Hotel prices in key cities see modest rises despite threat of Airbnb
The hotel industry is booming, according to The Hotel Monitor 2020 report from American Express Global Business Travel.
Emerging trends show that business travellers are looking for accommodation with working spaces and an informal environment which has good Wi-Fi connections.
A fightback against short-term apartment lets in some European cities is highlighted by the study, which also explores the role of technology in corporate lodging, and charts the rise of non-traditional hotel options.
The popularity of alternative accommodation such as Airbnb is growing as the company expands its platform to include hotels and serviced apartments.
“Certainly, Airbnb has impacted traditional hotels. Recent research found that every 1 per cent increase in Airbnb properties decreased hotels RevPAR by 0.02 per cent – which would have lowered hotel revenues in New York by $365m in 2016 alone,” David Tanner, senior manager, thought leadership, global business consulting at American Express GBT, told M&IT.
“However, I’m not sure Airbnb actually represents an existential threat to the traditional hotel model. Hotels are still doing well and much of what they deliver will be hard for Airbnb to replicate. Hotels remain the accommodation of choice for the large majority of business travel programmes, meeting duty-of-care requirements, offering consistent and reliable standards, facilities and services, and opportunities for volume-based negotiations with corporate customers.”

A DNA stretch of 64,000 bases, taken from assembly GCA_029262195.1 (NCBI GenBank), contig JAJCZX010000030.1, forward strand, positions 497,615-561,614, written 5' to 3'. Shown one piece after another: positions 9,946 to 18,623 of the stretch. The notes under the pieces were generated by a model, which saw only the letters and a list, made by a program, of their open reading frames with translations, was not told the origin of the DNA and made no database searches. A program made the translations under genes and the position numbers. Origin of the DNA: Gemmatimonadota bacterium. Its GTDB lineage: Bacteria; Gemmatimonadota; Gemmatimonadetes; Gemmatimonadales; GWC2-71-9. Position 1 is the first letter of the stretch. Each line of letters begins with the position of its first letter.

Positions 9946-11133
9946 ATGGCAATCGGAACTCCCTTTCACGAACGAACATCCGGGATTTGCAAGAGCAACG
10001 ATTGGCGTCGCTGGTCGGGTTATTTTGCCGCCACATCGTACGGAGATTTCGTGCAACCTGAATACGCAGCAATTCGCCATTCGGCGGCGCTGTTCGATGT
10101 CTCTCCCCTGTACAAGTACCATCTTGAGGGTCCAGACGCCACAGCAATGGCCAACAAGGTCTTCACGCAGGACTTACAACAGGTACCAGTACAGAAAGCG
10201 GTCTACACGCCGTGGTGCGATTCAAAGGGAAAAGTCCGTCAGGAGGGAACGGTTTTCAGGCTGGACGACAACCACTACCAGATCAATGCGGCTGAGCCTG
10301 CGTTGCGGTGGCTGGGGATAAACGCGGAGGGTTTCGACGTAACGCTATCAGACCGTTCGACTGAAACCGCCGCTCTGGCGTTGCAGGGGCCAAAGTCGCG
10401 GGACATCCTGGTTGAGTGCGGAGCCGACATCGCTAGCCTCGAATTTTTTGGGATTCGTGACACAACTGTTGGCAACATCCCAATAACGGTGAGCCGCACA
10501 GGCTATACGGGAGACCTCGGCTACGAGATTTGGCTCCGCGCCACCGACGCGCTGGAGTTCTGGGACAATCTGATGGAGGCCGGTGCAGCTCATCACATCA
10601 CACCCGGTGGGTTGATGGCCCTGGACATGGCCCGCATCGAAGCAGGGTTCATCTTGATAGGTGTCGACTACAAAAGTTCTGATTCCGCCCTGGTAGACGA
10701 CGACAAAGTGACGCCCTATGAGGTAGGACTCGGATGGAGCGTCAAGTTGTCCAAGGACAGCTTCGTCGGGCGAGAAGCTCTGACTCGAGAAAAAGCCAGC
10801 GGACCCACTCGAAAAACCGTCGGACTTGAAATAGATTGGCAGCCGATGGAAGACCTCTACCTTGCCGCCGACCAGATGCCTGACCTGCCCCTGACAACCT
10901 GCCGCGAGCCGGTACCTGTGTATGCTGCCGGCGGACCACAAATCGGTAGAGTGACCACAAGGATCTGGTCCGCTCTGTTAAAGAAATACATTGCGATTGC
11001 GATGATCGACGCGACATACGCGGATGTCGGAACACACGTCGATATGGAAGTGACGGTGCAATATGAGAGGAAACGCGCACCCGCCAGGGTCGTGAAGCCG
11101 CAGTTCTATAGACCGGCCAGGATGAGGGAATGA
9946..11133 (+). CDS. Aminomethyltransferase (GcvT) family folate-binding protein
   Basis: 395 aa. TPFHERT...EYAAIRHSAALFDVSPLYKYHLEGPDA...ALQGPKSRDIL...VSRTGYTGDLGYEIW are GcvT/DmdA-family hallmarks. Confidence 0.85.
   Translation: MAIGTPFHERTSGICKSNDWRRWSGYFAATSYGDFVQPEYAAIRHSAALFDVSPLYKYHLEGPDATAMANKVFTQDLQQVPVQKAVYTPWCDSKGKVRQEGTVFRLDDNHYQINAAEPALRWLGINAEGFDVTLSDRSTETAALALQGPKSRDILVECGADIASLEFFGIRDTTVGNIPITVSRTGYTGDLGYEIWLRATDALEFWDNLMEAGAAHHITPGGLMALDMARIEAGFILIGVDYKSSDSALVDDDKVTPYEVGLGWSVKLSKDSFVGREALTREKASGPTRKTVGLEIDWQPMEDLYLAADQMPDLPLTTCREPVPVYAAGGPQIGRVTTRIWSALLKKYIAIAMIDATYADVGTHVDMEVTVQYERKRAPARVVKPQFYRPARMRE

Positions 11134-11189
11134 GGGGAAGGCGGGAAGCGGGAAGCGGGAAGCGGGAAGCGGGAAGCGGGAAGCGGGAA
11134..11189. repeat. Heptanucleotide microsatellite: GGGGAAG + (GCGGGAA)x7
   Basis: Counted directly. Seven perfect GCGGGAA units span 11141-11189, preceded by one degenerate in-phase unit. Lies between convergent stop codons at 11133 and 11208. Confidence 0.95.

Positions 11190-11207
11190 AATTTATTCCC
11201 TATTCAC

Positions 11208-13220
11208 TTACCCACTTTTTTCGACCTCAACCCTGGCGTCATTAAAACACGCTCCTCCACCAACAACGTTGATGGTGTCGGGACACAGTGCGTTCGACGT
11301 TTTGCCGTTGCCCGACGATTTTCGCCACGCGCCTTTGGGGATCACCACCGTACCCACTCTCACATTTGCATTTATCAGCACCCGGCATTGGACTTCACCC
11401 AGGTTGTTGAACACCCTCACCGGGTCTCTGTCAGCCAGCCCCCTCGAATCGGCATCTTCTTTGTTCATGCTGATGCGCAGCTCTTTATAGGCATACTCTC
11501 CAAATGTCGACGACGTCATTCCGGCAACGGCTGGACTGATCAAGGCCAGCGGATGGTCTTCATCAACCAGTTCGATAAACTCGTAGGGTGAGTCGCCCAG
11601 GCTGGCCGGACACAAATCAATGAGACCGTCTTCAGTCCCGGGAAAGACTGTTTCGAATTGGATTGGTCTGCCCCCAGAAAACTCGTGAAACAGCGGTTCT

Hotel prices in most key cities will see modest rises in 2020. An international increase in hotel construction is increasing the supply of guest rooms, while international trade tensions curb demand. The effect will halt the ability of hotels to increase room rates in many business destinations.
Hotel development is at a record high in Europe, according to the report. Germany is leading the development boom with 379 projects in the pipeline. The UK follows closely behind with 281 hotels in the works. London will see a further 10,000 new rooms open in 2019 and 2020.
“In spite of uncertainty related to Brexit, London is still a global business hub and centre for tourism, sport and cultural events. Sustained demand has allowed London to maintain high occupancy rates. However, the average daily rate (ADR) has risen slowly on account of the steady increase in supply,” Tanner said.
Digital innovation in the hotel industry is seeking to keep pace with the demands of business travellers. The Hotel Monitor 2020 identified that there is a growing preference for properties which offer communal working spaces in a relaxed environment
“Shared working spaces is primarily being driven by digitally savvy, experience-driven millennials,” Tanner suggested.